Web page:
Kevin Brennan Writes About What It's Like
And speaking of ‘90s nostalgia (thanks to pinklightsabre, Bill Pearse), I was reminded while writing the Elvis Costello post of the time I met two relatively famous writers — that same year, 1996, as it turns out — and came away thinking, Are they all neurotic basket cases?
This was at a writers’ workshop/retreat in wild Idaho, way out there by the Sawtooth Mountains outside of Sun Valley. The setting couldn’t have been better. But on Day 1, I got my first interaction with Famous Writer No. 1 and learned that fame doesn’t do much for a damaged personality. She was consistently half an hour or more late for sessions. She was distracted by something personal going on in the background. She seemed like she didn’t really want to be there. And though she liked the story I had submitted, her comments on it were in the “faint praise” category. She phoned it in.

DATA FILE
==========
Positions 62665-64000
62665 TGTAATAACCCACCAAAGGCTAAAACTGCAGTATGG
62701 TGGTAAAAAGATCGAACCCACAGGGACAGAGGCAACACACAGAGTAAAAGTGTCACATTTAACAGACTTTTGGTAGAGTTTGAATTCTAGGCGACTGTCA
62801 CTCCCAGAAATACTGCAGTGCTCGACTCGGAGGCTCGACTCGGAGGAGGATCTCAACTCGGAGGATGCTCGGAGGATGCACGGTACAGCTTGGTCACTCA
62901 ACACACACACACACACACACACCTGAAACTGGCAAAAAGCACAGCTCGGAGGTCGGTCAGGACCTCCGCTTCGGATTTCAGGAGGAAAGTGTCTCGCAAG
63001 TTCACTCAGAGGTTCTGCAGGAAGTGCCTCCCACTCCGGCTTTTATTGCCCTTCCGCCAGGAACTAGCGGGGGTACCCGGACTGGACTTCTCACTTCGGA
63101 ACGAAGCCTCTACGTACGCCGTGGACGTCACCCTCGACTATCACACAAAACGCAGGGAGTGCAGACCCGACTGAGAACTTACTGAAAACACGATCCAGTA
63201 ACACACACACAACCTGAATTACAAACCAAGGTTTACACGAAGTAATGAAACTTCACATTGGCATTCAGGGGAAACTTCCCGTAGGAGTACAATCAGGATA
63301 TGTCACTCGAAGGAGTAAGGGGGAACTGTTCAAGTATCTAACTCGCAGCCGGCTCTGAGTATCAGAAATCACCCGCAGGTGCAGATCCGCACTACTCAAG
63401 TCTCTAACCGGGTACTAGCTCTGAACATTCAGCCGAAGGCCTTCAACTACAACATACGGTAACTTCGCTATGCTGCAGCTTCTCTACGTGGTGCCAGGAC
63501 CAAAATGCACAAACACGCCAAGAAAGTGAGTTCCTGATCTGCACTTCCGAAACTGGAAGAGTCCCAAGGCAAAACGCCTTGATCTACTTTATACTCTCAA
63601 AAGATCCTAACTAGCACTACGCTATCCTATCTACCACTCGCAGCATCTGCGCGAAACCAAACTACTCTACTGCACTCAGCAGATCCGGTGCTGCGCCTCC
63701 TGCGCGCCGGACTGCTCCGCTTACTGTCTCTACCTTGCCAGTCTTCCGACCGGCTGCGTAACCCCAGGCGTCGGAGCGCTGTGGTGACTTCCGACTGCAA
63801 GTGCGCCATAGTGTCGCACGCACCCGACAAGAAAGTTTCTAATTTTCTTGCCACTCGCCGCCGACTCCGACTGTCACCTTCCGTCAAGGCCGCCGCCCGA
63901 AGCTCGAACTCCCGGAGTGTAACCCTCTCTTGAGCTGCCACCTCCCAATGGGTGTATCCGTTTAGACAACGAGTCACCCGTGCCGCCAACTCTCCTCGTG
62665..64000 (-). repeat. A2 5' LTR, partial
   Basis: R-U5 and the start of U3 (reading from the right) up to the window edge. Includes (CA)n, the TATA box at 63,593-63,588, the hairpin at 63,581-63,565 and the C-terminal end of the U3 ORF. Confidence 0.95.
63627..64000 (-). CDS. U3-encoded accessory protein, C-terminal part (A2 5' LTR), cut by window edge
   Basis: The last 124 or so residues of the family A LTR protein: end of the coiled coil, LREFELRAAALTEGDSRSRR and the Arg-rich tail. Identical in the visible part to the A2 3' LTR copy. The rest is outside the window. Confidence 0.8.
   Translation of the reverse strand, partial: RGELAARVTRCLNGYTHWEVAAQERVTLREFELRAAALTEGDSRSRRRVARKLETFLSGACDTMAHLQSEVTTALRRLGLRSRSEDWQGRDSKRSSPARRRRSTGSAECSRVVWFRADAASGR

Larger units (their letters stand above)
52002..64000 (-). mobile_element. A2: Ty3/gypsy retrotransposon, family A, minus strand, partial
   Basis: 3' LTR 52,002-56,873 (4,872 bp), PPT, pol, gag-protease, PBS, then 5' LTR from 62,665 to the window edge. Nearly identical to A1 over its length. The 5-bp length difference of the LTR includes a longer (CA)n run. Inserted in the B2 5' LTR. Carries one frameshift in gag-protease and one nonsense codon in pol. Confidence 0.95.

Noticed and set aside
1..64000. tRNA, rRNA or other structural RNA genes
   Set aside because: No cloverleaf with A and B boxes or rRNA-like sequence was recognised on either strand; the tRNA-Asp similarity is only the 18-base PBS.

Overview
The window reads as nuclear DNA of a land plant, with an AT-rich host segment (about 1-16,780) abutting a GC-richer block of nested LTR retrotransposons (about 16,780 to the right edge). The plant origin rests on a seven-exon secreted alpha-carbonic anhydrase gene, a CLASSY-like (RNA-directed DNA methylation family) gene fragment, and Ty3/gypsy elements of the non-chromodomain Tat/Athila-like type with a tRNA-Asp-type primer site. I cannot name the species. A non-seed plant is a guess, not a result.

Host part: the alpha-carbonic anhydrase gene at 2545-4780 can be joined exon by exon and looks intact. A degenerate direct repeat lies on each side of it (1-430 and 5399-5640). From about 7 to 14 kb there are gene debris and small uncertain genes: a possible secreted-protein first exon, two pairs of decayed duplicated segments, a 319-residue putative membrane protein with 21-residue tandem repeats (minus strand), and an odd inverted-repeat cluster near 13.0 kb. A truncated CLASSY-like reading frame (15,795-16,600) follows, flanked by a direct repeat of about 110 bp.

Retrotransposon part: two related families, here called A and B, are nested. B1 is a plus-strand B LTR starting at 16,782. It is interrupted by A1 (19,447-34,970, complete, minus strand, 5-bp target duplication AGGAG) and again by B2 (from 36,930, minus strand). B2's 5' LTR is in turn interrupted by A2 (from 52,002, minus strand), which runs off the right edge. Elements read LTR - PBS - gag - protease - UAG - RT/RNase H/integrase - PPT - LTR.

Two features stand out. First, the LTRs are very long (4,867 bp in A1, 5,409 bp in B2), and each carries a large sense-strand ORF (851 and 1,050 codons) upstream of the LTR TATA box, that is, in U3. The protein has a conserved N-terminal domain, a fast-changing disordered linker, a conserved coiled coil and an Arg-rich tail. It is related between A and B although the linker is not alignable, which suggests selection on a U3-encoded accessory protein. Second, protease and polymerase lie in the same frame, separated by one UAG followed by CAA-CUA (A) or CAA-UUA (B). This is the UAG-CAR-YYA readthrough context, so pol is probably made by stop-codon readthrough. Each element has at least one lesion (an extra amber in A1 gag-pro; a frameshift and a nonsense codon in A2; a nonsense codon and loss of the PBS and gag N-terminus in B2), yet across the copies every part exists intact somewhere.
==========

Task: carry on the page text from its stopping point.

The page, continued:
Famous Writer No. 2 and wife had just had a baby, and they were on this strange kick never to put the baby down. She was to be carried by mom or dad the entire time — kid’s only about two weeks old — on the basis of some primitive ritual they’d read about. I’d like to see how that kid’s doing now at age 20. Famous Writer No. 2 wasn’t as blatantly neurotic as No. 1, but he had a bad habit of fawning over one or two of the workshoppers in his group, as in, “You all should be trying to do what he’s doing here.” I didn’t think that was very nice.
But I also met a soon-to-be-semi-famous writer — one of the “students” just like me. Her name is Heidi Julavits, and she’s written some really terrific, innovative novels since Idaho. She didn’t’ seem the least bit neurotic. At least not then …
Anyway, I guess the moral of the story is, Be careful what you wish for. Maybe we’re better off as small-scale artisans who never get discovered, and are happier for it.